The Andrew W. Mellon Undergraduate Curatorial Fellowship Program
The Andrew W. Mellon Undergraduate Curatorial Fellowship Program and Summer Academy aim to provide specialized training for students from across the United States from groups historically underrepresented in the curatorial field and who support the goal of promoting inclusive, pluralistic museums.
These programs seek to make a critical impact on American art museums by developing gifted curators who are committed to engaging with the full spectrum of museum audiences. The Andrew W. Mellon Foundation published the Art Museum Staff Demographic Survey in July 2015 that addresses the pilot phase of this program in detail and identifies the need for a diverse education pipeline into the curatorial field.
The program takes place at six partnering institutions, each with a world-class, encyclopedic collection that represents the artistic production of human culture. The partnering museums include the Art Institute of Chicago; the High Museum of Art in Atlanta; the Los Angeles County Museum of Art; the Museum of Fine Arts, Houston; the Nelson-Atkins Museum of Art, Kansas City; and the Philadelphia Museum of Art.
We are pleased to announce an additional five year grant to continue the Andrew W. Mellon Undergraduate Curatorial Fellowship program, supporting an additional 36 fellows nationwide following Summer Academies offered at each partner museum in 2018, 2019, and 2020. For more information about the continuation and expansion of the program, see the press release.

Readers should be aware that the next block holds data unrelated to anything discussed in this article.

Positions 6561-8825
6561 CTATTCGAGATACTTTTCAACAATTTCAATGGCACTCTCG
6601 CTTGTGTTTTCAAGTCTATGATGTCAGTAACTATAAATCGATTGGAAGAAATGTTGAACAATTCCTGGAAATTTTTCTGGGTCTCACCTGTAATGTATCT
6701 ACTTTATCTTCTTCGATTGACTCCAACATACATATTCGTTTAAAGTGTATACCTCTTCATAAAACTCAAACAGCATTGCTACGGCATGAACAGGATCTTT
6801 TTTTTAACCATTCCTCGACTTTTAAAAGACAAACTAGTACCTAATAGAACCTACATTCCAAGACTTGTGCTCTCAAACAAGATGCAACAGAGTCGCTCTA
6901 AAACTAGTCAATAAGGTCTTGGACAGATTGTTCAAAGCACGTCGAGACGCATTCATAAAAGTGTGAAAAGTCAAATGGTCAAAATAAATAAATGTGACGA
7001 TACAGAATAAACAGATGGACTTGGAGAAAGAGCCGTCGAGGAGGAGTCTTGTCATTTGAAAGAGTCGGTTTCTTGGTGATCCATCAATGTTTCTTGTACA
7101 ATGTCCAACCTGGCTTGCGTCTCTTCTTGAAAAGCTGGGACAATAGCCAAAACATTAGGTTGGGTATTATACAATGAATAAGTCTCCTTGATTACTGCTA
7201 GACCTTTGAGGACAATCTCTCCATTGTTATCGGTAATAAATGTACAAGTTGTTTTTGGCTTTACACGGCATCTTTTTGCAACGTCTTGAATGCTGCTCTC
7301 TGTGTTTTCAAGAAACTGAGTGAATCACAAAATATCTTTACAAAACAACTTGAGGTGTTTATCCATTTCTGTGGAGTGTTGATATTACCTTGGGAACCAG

Mellon Undergraduate Curatorial Fellows at the MFAH
Mellon Curatorial Fellows participate in a two-year program that provides hands-on experience inside a museum setting, such as working with curatorial mentors and staff on exhibitions, collections, and programs. Mentors work with students to enrich the academic experience and to increase exposure to the museum environment while broadening the students’ understanding of art and art history. Designed as a series of ongoing summer internships at the museum, followed by continued engagement during the academic school year, the program provides curatorial mentors and a stipend to the fellows.
|Amarie Gipson attends St. Edward’s University in Austin and is majoring in liberal studies with a concentration in art, art history, and philosophy. An independent curator, she interns at Pump Project Art Complex, a nonprofit art space in East Austin that provides studios and gallery facilities to emerging and established artists. There, she curated Femme National(e), a multimedia group exhibition of contemporary women artists. Gipson served as a research assistant for Amy Nathan Wright’s American Dilemmas course, investigating issues such as race, gender, and class. As a fellow, Gipson seeks to continue pursuing her passion for African American contemporary art while further developing her practice as a curator and scholar. Her curatorial mentor at the MFAH is Dena Woodall, associate curator of prints and drawings.
|Celia Shaheen attends the Unviersity of Texas at Austin and is double-majoring in art history and studio art with an interdisciplinary concentration in museum studies. As a fellow, Shaheen continues tp pursue her interests in museum collections, archives, and curatorial practice, with emphasis on exhibiting the work of a more diversified body of artists in museums. Shaheen has contributed to the work and mission of collections and art galleries at the University of Texas: she served as a junior curatorial officer for the Center Space Project, a student-run organization at the Visual Art Center; she was a preservation guild intern for the Landmarks public-art program; and she is a senior student assistant at the Harry Ransom Center for the Gabriel García Márquez online archive. Her practice as a studio art student focuses on photography and printmaking, and she is interested in bridging her studio practice and curatorial research at the MFAH. Her curatorial mentor is Malcolm Daniel, Gus and Lyndall Wortham Curator, Department of Photography.|